London really is hotter than surrounding countryside

Sarah Spickernell
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It is likely that a rainy city like London would have a large urban heat island (Source: Getty)
If you feel a little chilly when travelling out of London to the countryside, you're probably not imagining it.
Researchers at Yale University in the US have shown that urban areas really are hotter than the rural areas around them, and that the difference is biggest in wet places like rainy London.
Published today in the journal Nature, the study looked at 65 cities across North America to try to find an explanation for these “Urban Heat Islands”.
They discovered that it all comes down to convection: the transfer of heat from one place to another. They found that cities are considerably less efficient than rural, green areas at releasing heat from their surfaces into the lower atmosphere.
“The difference is largely determined by this convection efficiency, and in wet places it is even more prominent,” explains Lei Zhao, co-author of the study. “Urban areas tend to trap heat in the surface, which causes them to be warmer than the surrounding rural areas.”
Zhao and his team came to the conclusion after using satellite data of land surface temperatures and vegetation cover from cities in the United States and Canada to calculate the mean temperature differences between urban centres and their rural surroundings during both day and night time.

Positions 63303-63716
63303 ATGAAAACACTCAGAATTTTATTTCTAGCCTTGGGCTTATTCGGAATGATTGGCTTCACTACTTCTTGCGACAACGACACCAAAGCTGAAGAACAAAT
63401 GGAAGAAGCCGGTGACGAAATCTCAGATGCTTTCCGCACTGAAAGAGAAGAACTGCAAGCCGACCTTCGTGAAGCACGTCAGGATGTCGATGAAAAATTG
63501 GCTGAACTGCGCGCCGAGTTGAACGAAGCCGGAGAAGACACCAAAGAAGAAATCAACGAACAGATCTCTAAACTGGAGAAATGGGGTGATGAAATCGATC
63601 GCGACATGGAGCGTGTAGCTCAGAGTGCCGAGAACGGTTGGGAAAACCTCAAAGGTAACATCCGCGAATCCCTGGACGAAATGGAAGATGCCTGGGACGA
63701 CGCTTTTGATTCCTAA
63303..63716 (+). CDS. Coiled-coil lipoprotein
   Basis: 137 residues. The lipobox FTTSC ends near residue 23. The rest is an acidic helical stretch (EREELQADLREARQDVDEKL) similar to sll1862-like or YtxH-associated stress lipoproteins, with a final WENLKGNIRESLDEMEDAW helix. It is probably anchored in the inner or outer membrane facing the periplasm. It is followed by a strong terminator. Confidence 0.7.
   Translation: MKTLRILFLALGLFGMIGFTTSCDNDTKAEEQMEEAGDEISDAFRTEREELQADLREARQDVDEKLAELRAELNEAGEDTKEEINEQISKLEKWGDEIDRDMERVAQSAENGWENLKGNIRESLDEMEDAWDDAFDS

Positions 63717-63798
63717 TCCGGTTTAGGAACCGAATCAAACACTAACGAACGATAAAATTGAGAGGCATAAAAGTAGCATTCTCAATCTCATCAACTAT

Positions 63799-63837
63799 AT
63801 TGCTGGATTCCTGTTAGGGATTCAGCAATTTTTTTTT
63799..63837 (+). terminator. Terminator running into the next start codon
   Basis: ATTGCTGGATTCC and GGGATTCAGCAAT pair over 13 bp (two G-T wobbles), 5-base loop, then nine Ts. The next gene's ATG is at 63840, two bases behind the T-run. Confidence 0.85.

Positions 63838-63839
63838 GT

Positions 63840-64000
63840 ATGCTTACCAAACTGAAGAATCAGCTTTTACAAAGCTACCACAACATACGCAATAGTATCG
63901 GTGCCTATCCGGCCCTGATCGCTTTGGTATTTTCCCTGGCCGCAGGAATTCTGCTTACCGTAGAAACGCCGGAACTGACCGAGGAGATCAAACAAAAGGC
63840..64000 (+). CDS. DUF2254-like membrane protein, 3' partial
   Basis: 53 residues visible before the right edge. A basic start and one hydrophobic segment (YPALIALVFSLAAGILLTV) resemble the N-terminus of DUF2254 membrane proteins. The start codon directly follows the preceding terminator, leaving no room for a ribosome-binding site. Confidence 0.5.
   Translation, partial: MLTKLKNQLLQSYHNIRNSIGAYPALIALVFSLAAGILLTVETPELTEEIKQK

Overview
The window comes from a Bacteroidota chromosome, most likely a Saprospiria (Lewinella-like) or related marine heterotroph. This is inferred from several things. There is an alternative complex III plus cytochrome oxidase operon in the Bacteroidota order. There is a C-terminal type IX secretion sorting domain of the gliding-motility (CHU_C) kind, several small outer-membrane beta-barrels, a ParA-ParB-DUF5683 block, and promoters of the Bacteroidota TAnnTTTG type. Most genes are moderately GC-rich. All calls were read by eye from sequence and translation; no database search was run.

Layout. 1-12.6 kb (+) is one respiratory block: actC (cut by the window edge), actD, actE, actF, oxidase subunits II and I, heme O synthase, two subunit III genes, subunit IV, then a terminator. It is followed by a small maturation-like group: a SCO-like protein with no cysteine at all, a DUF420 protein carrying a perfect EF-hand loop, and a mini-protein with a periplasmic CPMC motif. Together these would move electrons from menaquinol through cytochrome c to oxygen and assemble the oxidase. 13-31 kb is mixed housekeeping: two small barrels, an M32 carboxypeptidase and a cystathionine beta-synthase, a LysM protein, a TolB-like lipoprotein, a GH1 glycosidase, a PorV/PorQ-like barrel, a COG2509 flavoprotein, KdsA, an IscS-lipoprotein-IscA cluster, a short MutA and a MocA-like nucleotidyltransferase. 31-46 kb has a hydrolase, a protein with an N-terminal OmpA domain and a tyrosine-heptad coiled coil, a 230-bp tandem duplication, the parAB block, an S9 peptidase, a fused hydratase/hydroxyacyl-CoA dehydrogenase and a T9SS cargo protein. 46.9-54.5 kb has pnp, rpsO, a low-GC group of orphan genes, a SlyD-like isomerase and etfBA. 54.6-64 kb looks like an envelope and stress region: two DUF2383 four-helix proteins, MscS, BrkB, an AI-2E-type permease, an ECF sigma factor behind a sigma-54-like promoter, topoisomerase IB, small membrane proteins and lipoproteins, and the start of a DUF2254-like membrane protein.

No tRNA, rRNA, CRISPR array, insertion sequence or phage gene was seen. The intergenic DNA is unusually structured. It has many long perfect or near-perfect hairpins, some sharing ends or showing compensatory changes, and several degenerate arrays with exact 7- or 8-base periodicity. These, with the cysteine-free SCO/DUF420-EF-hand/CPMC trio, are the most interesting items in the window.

“The 'rougher' surfaces of the vegetation triggers turbulence, and turbulence releases heat from the surface to the atmosphere," says Zhao. "But where there is a smoother surface, there is less convection and the heat will be trapped in the surface."
In other words, buildings, pavements, and other city structures tend to hold on to more of the heat generated by human-built industrial systems than vegetation and soil do.
The wetter the climate, the more vegetation there will be in the surrounding countryside and so the greater the difference in convection efficiency. Zhao and his team found that in wetter climates, urbanization reduces convection efficiency by 58 per cent.
“The west and south eastern parts of the United States have a wetter climate, and it is in these areas that there are lush forests, so in comparison to the forests next to them, the urban areas are much less efficient at dissipating heat away from the surface,” he says.
Convection also plays a key role in drier cities, but to a lesser extent. In these areas, urban landscapes were shown to be 20 per cent more efficient in releasing heat than their rural surroundings.
Although the study looked exclusively at cities in North America, Zhao says that the findings can also be applied to cities around the world: “We have a pattern here, and if it holds for these cities then there is no reason why a city like London wouldn't also have a significant urban island: I know that London has a lot of rain, so the urban island should be big.”

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